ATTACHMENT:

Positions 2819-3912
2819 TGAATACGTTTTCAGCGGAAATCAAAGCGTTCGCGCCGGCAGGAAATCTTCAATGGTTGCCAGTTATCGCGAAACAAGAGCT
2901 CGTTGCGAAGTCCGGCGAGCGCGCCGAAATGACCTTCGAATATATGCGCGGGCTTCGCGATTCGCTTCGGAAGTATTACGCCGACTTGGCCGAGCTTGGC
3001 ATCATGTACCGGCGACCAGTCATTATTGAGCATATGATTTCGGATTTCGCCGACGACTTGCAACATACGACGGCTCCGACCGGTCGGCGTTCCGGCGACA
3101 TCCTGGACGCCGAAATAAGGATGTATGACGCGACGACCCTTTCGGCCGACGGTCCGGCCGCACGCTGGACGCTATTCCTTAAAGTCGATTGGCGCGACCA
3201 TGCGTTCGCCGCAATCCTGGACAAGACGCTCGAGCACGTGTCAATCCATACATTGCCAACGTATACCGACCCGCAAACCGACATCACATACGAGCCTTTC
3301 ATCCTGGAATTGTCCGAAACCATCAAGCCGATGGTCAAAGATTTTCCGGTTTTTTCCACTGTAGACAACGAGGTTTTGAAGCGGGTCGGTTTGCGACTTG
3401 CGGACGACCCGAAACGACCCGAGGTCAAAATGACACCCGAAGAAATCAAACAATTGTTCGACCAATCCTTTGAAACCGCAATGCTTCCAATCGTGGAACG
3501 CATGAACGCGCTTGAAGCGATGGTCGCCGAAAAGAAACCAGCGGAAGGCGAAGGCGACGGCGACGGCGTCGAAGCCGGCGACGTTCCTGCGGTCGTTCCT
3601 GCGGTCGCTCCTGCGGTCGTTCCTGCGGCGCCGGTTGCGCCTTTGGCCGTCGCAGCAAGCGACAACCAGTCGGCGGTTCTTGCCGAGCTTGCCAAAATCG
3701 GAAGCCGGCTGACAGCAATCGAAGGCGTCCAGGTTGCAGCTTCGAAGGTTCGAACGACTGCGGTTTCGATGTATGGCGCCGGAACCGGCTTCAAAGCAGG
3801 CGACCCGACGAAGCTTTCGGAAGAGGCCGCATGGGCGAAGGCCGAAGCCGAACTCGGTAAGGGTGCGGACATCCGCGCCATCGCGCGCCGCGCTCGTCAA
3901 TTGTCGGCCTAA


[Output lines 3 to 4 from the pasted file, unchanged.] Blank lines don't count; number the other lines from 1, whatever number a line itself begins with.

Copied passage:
2901 CGTTGCGAAGTCCGGCGAGCGCGCCGAAATGACCTTCGAATATATGCGCGGGCTTCGCGATTCGCTTCGGAAGTATTACGCCGACTTGGCCGAGCTTGGC
3001 ATCATGTACCGGCGACCAGTCATTATTGAGCATATGATTTCGGATTTCGCCGACGACTTGCAACATACGACGGCTCCGACCGGTCGGCGTTCCGGCGACA